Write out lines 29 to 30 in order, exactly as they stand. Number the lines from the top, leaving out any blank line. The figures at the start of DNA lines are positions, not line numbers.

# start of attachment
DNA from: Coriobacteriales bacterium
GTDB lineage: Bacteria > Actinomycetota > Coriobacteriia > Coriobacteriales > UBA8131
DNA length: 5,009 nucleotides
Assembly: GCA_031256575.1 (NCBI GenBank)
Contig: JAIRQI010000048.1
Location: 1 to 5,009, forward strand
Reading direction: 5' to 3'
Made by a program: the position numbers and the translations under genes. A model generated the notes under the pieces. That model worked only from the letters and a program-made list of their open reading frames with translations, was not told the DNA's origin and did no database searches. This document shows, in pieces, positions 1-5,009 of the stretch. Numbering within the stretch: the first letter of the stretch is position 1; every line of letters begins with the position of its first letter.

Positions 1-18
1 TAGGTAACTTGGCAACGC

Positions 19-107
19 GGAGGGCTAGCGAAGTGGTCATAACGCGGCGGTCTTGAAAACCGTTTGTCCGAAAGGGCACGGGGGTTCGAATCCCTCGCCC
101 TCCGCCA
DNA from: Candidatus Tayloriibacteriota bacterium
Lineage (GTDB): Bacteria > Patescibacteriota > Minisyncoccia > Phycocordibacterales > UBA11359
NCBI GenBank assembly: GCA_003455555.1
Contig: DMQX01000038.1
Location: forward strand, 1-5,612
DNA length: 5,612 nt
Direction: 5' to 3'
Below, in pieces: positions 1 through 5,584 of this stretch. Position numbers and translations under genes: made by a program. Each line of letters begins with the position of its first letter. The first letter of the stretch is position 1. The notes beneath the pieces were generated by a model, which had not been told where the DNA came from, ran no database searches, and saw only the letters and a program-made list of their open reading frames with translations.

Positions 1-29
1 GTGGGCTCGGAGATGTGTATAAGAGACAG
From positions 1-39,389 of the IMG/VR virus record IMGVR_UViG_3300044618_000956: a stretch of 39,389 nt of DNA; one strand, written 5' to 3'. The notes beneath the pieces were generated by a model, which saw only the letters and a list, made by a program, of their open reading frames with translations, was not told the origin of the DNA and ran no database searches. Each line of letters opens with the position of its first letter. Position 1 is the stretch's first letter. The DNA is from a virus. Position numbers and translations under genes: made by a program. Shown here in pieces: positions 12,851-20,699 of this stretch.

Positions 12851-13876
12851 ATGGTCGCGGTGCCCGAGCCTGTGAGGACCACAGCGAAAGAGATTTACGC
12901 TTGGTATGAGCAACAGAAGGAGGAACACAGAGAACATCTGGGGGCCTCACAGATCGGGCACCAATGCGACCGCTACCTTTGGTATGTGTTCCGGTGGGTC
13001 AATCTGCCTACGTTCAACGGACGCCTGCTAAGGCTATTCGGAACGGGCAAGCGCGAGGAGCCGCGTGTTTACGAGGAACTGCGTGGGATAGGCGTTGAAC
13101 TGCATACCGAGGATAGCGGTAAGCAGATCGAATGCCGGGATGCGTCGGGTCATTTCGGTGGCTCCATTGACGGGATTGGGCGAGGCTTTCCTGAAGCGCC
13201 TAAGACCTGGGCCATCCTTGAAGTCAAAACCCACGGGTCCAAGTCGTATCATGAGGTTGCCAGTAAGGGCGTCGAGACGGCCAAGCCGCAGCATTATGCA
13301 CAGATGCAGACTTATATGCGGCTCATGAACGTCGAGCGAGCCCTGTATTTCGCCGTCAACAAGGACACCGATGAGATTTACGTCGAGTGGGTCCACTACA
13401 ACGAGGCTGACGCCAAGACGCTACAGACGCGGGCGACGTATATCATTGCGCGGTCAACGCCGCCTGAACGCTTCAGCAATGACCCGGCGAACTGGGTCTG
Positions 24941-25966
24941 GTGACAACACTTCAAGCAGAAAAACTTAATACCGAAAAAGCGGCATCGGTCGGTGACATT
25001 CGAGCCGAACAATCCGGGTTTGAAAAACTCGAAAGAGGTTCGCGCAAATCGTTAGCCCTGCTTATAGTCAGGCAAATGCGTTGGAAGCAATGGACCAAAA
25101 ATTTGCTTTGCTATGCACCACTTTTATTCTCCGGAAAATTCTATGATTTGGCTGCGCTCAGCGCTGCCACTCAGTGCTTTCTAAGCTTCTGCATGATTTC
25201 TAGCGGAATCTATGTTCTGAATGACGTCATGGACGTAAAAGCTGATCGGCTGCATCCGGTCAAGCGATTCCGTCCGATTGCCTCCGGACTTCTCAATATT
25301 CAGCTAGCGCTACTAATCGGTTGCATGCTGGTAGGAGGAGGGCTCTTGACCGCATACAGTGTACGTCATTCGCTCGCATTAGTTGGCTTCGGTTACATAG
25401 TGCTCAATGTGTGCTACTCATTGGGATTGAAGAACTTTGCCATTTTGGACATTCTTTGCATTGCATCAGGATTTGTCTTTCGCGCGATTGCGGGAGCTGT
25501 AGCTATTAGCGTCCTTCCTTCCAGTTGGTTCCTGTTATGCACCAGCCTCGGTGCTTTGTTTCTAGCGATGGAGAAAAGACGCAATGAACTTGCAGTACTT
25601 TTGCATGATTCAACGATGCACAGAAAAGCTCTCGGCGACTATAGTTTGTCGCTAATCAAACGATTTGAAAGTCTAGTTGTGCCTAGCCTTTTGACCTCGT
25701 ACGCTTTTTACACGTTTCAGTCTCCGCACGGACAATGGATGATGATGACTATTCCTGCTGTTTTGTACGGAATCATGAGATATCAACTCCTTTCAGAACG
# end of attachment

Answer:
13101 TGCATACCGAGGATAGCGGTAAGCAGATCGAATGCCGGGATGCGTCGGGTCATTTCGGTGGCTCCATTGACGGGATTGGGCGAGGCTTTCCTGAAGCGCC
13201 TAAGACCTGGGCCATCCTTGAAGTCAAAACCCACGGGTCCAAGTCGTATCATGAGGTTGCCAGTAAGGGCGTCGAGACGGCCAAGCCGCAGCATTATGCA